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Pressure Injuries, Deep Tissue Pressure Injury (DTPI)

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Pressure injuries are localized areas of tissue necrosis that typically develop when soft tissue is compressed between a bony prominence and an external surface for a long period of time. Deep tissue pressure injuries (DTPI) are persistent non-blanchable deep red, purple or maroon areas of intact skin, non-intact skin or blood-filled blisters caused by damage to the underlying soft tissues. It is common for a thin blister to form over the surface of the dark wound bed, and the wound may further evolve to become covered by thin eschar. These represent a serious form of pressure injury in that they form in the underlying tissues and are often not visible until they have advanced to the point where treatment is significantly more problematic. Deep tissue injuries are also known to deteriorate quickly even under optimal care.

Symptoms of Deep Tissue Pressure Injuries

In addition to the localized discoloration (which may be more difficult to detect in patients with dark skin tones), deep tissue injuries can be preceded by tissue that is painful, differs in consistency (firm or boggy), or differs in temperature (warmer or cooler) as compared to adjacent tissue.

Pressure Ulcer, Deep Tissue Injury

Figure 1: Pressure ulcer, deep tissue pressure injury (example 1)

Pressure Ulcer, Deep Tissue Injury

Figure 2: Pressure ulcer, deep tissue pressure injury (example 2)


The following are considered to be potential causes of deep tissue pressure injuries:

  • Direct pressure to the skin and soft tissue with resulting ischemia
  • Muscle injury associated insufficient nutrient delivery through the arterioles that feed the muscles (infarction)
  • Injury or damage to the fascia (the layer of fibrous tissue that surrounds muscles, bones, blood vessels and nerves)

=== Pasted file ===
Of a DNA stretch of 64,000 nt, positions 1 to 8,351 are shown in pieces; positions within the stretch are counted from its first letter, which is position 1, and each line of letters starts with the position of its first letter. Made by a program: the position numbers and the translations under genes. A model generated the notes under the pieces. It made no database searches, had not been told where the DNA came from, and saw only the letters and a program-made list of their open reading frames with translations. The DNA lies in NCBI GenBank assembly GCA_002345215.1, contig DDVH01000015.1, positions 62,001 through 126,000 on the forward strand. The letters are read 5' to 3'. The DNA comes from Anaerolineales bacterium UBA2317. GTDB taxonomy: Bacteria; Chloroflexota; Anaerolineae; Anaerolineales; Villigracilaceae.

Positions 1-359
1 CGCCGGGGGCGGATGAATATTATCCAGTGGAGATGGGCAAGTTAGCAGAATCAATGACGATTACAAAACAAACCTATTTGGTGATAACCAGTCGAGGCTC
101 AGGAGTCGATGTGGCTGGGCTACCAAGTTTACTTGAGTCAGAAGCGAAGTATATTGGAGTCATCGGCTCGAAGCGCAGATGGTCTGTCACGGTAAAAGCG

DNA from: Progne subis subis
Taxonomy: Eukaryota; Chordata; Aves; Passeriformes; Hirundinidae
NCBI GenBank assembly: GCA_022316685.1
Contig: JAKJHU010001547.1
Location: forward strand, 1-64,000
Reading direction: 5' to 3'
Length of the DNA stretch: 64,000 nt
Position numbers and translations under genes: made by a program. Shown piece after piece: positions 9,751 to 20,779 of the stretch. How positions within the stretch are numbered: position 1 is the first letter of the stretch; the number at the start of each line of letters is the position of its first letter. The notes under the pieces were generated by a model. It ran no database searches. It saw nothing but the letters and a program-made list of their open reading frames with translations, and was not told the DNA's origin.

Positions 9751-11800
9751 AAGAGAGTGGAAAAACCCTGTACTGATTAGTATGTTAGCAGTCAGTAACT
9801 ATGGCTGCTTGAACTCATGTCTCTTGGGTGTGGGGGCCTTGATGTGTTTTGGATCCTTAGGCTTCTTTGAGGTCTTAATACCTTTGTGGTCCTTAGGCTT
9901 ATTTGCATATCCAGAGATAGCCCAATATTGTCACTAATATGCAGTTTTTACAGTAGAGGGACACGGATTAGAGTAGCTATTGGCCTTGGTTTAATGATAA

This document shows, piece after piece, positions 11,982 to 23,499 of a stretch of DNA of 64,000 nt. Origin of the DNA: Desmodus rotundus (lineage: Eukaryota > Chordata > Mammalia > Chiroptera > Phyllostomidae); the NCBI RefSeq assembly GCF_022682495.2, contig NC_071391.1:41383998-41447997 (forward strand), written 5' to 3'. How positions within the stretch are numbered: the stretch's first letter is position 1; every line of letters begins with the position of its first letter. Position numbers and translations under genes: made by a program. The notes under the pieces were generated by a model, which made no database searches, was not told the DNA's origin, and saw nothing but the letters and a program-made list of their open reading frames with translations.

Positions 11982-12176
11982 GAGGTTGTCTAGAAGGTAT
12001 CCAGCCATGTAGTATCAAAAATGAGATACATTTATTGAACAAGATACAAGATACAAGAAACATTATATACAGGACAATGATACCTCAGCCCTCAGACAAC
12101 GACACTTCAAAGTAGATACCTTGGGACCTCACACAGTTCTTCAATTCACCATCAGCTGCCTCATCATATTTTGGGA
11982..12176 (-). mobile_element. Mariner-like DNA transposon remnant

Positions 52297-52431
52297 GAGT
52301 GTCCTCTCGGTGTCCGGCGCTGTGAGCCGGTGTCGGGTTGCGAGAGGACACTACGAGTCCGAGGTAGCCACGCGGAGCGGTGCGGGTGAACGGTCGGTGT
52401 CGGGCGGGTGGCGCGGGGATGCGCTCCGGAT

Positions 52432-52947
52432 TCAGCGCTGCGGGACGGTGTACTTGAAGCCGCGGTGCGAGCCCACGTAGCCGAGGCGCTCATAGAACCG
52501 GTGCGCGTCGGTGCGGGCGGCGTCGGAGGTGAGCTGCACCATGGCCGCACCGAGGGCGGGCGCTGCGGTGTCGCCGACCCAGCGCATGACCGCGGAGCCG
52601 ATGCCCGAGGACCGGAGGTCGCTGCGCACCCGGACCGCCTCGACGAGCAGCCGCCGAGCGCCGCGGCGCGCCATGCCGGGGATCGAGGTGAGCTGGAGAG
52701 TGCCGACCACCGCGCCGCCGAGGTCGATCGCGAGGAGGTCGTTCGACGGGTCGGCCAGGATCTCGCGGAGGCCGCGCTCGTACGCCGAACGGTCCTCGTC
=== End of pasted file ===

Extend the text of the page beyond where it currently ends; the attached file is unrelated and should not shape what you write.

• Shearing injury or torsion of the perforating vessels

Risk Factors

  • Immobility or limited mobility
  • Spinal cord injury
  • Diseases that affect blood flow such as diabetes or atherosclerosis
  • Fragile skin
  • Urinary or fecal incontinence
  • Poor nutrition or dehydration
  • Decreased mental awareness
  • Obesity
  • Neuropathy
  • Fever
  • Anemia
  • Infection
  • Ischemia
  • Hypoxemia
  • Neurological disease


Infection is the most common major complication of pressure injuries. If the ulcer progresses far enough, it can lead to osteomyelitis (infection of the underlying bone) or sinus tracts, which themselves can be either superficial or connect to deeper structures.

Diagnostic Studies

  • Laser doppler blood flow studies
  • Ultrasound

Treatments of Deep Tissue Pressure Injuries

Treatment of deep tissue pressure injuries should include the measures used for any pressure injury, including frequent repositioning off the site of injury, good skin care, proper support surface selection, as well as correcting any systemic issues or nutritional deficiencies. Offloading and avoidance of shearing forces is crucial with these ulcers since ischemia and infarction of nutrient supply is thought to be a cause. Monitor the wound site carefully before beginning forceful removal of any tissue that appears to be necrotic. Skin beneath the covering blister should be left in place if the area is stable.

The following precautions can help minimize the risk of developing pressure ulcers injuries in at-risk patients and to minimize complications in patients already exhibiting symptoms:

  • Patient should be repositioned with consideration to the individual’s level of activity, mobility and ability to independently reposition. Q2 hour turning is the standard in many facilities, but some patients may require more or less frequent repositioning, depending on the previous list.
  • Keep the skin clean and dry.
  • Avoid massaging bony prominences.
  • Provide adequate intake of protein and calories.
  • Maintain current levels of activity, mobility and range of motion.
  • Use positioning devices to prevent prolonged pressure bony prominences.
  • Keep the head of the bed as low as possible to reduce risk of shearing.
  • Keep sheets dry and wrinkle free.


Fleck CA. Deep Tissue Injury: What, Why and When? Wound Care Canada. 2007;5(2):10-12,53. Accessed August 22, 2012.

Merck Sharp & Dohme Corp. Pressure Ulcers. The Merck Manual. Updated October 2008. Accessed August 22, 2012.

National Pressure Injury Advisory Panel. Prevention and Treatment of Pressure Ulcers/Injuries: Clinical Practice Guideline. The International Guideline 2019

Rosenfeld Law Offices. What is a ‘deep tissue’ injury? Bed Sore FAQs. Accessed August 22, 2012.

Salcido R. Pressure Ulcers and Wound Care. Medscape Reference. Updated January 18, 2012. Accessed August 22, 2012.

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